Ah well I grew up in Australia and under AMEB we did have to rub out markings on music - not necessarily every single one, but as we got general knowledge / musicianship questions asked about our pieces, lots of relevant stuff might need to be erased before an exam.


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#25 Latin pianist

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Posted 14 July 2019 - 08:57

I suppose that is true for LCM or trinity though the examiners do have copies of the actual exam books, but these have been Abrsm candidates.
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#26 Dorcas

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Posted 14 July 2019 - 17:21

It's not the case for LCM.  My candidates have never been penalised for marks on the music, although I have always tried to keep this to a minimum.


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#27 vron

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Posted 14 July 2019 - 20:12

Nice to know Dorcas as when I finally do take my very first flute exam in the future it will be with LCM as that is whom my tutor uses. I was under the impression that as they could ask you about your music etc it had to be pretty well clean.
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#28 Dorcas

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Posted 15 July 2019 - 12:28

Vron, I only write in the occasional note, rhythm counting within bars, but not a semibreve = 4 beats or such like.  For students at higher grades who want to write in a fuller analysis, I recommend photocopying the music.  As students have to take in the original exam book, photocopying in this case is permissible.  Fully annotated music would of course not be wise.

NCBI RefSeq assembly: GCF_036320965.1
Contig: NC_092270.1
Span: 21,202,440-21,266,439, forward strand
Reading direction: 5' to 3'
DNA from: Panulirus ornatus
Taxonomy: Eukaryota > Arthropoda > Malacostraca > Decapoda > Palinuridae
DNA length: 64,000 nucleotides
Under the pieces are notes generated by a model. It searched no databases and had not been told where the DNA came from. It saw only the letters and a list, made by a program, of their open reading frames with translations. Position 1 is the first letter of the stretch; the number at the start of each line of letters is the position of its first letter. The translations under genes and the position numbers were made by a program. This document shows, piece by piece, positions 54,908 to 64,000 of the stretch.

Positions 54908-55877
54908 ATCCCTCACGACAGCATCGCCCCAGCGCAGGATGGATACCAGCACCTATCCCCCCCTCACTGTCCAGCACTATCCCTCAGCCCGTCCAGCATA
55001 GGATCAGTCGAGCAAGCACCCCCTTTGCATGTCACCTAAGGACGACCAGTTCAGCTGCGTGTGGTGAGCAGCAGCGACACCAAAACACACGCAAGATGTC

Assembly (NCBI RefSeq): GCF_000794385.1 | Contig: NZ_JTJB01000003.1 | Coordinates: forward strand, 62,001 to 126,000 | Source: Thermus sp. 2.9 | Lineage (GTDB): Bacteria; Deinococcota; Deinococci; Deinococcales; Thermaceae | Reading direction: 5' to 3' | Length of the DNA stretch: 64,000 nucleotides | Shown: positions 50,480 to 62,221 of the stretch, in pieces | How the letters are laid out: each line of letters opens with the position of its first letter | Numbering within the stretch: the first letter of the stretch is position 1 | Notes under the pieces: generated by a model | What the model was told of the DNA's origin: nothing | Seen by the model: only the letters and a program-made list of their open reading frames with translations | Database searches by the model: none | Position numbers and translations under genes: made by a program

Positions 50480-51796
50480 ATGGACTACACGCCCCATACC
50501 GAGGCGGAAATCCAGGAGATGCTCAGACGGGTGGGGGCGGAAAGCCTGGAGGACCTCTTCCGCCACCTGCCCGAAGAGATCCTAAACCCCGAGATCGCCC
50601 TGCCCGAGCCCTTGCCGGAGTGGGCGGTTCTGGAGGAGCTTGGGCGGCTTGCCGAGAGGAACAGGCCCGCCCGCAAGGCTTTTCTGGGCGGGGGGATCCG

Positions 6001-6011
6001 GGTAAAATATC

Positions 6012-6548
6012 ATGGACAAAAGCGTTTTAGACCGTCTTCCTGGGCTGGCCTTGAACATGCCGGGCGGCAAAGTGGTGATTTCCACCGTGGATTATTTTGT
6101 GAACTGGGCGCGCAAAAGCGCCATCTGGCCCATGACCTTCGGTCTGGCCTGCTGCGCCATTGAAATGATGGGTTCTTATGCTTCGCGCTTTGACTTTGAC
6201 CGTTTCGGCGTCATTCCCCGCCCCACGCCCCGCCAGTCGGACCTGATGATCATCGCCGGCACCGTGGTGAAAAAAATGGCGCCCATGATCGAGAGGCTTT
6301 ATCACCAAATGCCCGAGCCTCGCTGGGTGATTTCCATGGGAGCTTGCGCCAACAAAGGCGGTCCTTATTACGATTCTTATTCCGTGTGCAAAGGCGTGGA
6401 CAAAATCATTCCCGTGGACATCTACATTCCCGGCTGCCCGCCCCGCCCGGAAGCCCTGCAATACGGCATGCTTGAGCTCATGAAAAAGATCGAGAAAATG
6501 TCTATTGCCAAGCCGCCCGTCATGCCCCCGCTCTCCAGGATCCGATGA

Glad to be of help Vron.


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#29 Bantock

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Posted 15 July 2019 - 19:54

I teach piano, clarinet and saxophone and for years (I've been teaching for 43 years) I charged nothing at all, but in the end got fed up with being taken for granted. Like others have mentioned no-one (pupils or parents) ever bothered to say thank you for the accompanying so I thought, even if I'm being taken for granted, I might as well earn some money whilst being unappreciated. I therefore charge a standard fee of a half hour lesson per pupil with no extras for travelling. I think this is a fair amount for the lower grades but positively cheap for Grade 8 pupils were I frequently have to play, say, a (wonderful) Brahms Clarinet Sonata, which is way harder than the clarinet part.